According to Greek mythology, Amazons were female warriors who lived on an island. They occasionally met with men of another people to mate, keeping female offspring and sending male offspring back to their fathers. In many animals too, males and females live apart for most of the year, only gathering for mating. These include many fish species (Sims et al., 2001a), birds (Myers, 1981), lizards and snakes (Parmelee & Guyer, 1995; Shine et al., 2003a), and most mammals with a pronounced sexual dimorphism in body size (Ruckstuhl & Neuhaus, 2000). This book aims at synthesizing our current understanding of the evolution of sexual segregation in different vertebrates, focusing on taxa in which there is sufficient evidence to investigate causes of sexual segregation.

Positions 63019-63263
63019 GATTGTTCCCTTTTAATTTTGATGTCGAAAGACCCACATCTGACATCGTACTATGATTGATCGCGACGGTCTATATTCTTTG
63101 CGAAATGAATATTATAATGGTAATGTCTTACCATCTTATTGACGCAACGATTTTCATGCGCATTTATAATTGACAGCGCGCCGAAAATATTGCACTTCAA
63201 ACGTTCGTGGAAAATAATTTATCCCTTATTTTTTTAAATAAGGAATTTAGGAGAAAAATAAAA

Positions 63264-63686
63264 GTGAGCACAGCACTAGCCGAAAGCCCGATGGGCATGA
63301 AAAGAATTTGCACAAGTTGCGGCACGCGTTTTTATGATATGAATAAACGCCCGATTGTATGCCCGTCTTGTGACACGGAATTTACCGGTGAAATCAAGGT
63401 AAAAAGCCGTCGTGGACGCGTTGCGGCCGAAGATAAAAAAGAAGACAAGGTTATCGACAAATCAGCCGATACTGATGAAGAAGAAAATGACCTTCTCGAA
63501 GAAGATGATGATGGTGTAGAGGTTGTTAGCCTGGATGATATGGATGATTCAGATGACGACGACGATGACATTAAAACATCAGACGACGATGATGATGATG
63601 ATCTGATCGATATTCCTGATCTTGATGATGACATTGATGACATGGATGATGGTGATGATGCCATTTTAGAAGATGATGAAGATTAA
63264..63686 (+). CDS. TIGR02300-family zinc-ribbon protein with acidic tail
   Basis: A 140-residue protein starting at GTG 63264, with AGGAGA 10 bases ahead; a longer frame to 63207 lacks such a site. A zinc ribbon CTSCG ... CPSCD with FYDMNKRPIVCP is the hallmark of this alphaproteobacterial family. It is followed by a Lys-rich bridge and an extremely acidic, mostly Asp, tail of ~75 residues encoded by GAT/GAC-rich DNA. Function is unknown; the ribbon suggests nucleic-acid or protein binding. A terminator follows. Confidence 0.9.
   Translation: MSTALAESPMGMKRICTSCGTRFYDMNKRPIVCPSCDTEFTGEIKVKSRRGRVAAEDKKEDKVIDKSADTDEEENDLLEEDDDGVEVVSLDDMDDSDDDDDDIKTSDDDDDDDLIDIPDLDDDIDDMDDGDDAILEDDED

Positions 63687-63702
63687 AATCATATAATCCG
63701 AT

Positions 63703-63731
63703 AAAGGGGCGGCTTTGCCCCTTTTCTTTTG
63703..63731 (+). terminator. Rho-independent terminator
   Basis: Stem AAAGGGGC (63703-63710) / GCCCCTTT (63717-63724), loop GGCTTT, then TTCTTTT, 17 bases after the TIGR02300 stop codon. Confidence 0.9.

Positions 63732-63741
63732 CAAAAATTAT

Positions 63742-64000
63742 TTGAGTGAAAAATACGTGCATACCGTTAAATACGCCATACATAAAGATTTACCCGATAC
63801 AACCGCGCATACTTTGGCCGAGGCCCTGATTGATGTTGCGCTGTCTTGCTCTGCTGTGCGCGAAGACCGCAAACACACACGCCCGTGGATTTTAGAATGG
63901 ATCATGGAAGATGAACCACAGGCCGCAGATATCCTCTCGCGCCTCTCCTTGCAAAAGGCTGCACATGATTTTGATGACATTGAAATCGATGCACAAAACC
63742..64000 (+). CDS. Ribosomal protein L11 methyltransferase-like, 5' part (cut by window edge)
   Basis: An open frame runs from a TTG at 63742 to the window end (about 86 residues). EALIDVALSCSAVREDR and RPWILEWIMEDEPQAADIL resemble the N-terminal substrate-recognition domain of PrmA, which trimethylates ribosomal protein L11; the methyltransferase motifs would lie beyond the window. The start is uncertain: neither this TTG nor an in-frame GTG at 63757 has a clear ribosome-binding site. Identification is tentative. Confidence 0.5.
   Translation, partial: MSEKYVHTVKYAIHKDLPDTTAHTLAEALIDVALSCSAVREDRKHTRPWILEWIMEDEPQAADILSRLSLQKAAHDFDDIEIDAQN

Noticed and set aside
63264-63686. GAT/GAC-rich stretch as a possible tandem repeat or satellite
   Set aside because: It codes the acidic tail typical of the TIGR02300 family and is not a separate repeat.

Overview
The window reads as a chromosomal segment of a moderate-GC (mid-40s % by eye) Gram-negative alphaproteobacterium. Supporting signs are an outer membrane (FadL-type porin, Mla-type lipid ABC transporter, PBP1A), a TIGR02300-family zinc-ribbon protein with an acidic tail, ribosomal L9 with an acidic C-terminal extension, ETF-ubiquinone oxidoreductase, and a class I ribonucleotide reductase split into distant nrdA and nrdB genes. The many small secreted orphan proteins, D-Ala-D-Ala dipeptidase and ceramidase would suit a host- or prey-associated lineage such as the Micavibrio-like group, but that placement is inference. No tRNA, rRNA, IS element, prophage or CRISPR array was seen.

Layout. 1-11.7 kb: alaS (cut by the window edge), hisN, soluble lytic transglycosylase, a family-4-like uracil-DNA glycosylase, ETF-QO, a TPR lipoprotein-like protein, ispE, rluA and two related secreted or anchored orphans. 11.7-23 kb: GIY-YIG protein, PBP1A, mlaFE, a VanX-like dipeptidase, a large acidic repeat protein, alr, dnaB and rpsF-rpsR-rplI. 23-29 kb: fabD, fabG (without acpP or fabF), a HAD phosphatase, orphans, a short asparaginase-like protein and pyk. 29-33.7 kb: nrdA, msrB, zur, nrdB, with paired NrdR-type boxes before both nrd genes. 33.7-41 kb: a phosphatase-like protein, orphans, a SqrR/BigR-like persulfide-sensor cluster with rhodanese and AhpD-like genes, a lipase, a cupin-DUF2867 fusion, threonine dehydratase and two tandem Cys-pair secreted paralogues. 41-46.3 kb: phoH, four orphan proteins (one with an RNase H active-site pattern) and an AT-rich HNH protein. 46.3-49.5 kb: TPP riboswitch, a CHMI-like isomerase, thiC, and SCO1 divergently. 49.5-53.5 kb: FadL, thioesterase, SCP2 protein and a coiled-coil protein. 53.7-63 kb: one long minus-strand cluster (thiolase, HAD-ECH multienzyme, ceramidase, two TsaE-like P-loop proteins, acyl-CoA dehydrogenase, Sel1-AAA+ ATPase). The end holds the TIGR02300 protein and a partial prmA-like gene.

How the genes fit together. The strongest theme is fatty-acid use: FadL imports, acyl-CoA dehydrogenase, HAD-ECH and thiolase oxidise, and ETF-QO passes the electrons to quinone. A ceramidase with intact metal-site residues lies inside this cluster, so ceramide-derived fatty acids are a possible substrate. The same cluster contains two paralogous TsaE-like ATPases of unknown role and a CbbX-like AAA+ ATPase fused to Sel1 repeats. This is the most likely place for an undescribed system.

Sexual segregation has caused confusion in the literature, as it can occur at different levels (see Chapter 2 for details). Why, for example, do house mice, Mus musculus, embryos segregate by sex in their mother's womb (Terranova & Laviola, 1995)? Why do African ground squirrels, Xerus inauris, live in separate male and female groups within the same area (Waterman, 1997)? Why do female dogfish, Scyliorhinus canicula, use different feeding and resting areas than males (Chapter 8)? Or why do humans prefer to socialize with same-sex peers (Chapter 12; Maccoby, 1998)? Some species show social segregation of the sexes: males and females are found in different groups outside the mating season, but use the same areas and habitat types (see Chapters 9 and 10).